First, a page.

45 years (Home) is about older people and relationships, not the usual subject for British films. Kate and Geoff Mercer (Charlotte Rampling and Tom Courtenay) are a couple about to celebrate their 45th wedding anniversary when a letter from Switzerland reveals the fissures in their relationship. Its a film about older people looking back and wondering why they ended up where they are and with that person. More people divorce at 60 these days so Kate and Geoff are not the norm in that they are reaching their 45th milestone. Courtenay is brilliant as the grumpy old man, obsessed with a woman from his past, and unhappy with everyone around him who wants to make him happy. Rampling is breathtaking as the wife who, it seems, has given him everything including agreeing to not having children. It is all about loss and it is incredibly sad, particularly in the last scene when they are at their wedding anniversary party.
and see a film about Italian women partisans during the Second World War: We Weren’t Given Anything For Free. Learn about the lives of Annita ‘Laila’ Malavasi, Gina ‘Sonia’ Moncigoli and Pierina ‘Iva’ Bonilauri, who were not just battling the Nazis but the chauvinism of their men. They played a key role in the fight against fascism and this film shows what that meant to women who were only in their early 20s at the time. Central to the film is the interviews with the women and indeed their comments about women and politics today in Italy. Well done to the organisers of the screening as it is only the third time its been shown in the this country. Get down to the Castle pub on Oldham St. in Manchester on 3 Sept at 7pm. Donations please to encourage the organisers to show more political films!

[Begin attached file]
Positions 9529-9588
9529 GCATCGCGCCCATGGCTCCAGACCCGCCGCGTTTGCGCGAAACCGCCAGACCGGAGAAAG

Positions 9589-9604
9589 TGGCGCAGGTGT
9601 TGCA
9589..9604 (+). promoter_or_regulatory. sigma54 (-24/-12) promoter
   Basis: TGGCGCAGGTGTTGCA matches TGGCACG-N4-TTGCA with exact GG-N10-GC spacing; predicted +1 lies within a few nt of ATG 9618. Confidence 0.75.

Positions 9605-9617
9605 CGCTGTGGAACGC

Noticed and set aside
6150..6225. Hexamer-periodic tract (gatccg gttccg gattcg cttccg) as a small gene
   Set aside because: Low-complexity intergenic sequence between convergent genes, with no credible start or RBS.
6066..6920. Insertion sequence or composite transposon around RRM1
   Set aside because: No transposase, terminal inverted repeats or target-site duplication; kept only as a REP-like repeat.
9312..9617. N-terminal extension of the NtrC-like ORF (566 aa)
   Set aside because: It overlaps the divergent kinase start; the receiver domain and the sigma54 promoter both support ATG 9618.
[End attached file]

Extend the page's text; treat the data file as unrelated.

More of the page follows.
You can check out the trailer here
Further details of the screening see
a new adaptation of the Beggar’s Opera; Dead Dog in a Suitcase (and other love songs), a production by Liverpool Everyman and Playhouse. If the show is as exciting as the trailer it’s going to be tremendous. A play for our time, again, it’s a musical satire on corruption, greed and big business. They say; . Trip-hop combines with folk, Renaissance polyphony with psychedelia, ska with grime and dubstep, to create a gorgeous and powerful musical mix. See it at Home on 11 Sept-26. Further details see
The Fishermen by Chigozie Obioma (ONE Pushkin Press). This is a novel about Nigeria, and the hopes of dreams of one family. Set in 1993 the family in the book are not poor, their father is an employee of the Central Bank of Nigeria, their mother has her own business and the children go to school. The novel spins around the title. As their disciplinarian father leaves the family home, the four boys decide to break the rules; beginning with fishing in the local river. This first act of defiance leads the boys to fall out amongst themselves and the break -up of the family. But the novel is more than that: it has a lot to say about the state of Nigeria today. At one point in the book the boys become involved with MKO Abiola, a millionaire politician who it was believed won the 1993 election but ended up, not in power, but military detention. I love the way the novel is written, rooted in African storytelling, and reminds me of other great African writers such as Chinua Achebe. It is a story of great hope, by the father for his boys, but a bit like Nigeria, that hope is squandered despite the dreams of so many good people in the country. Chigozie says of The Fishermen it; “first came to me as a tribute to my many brothers, and a wake-up call to a dwindling nation-Nigeria.”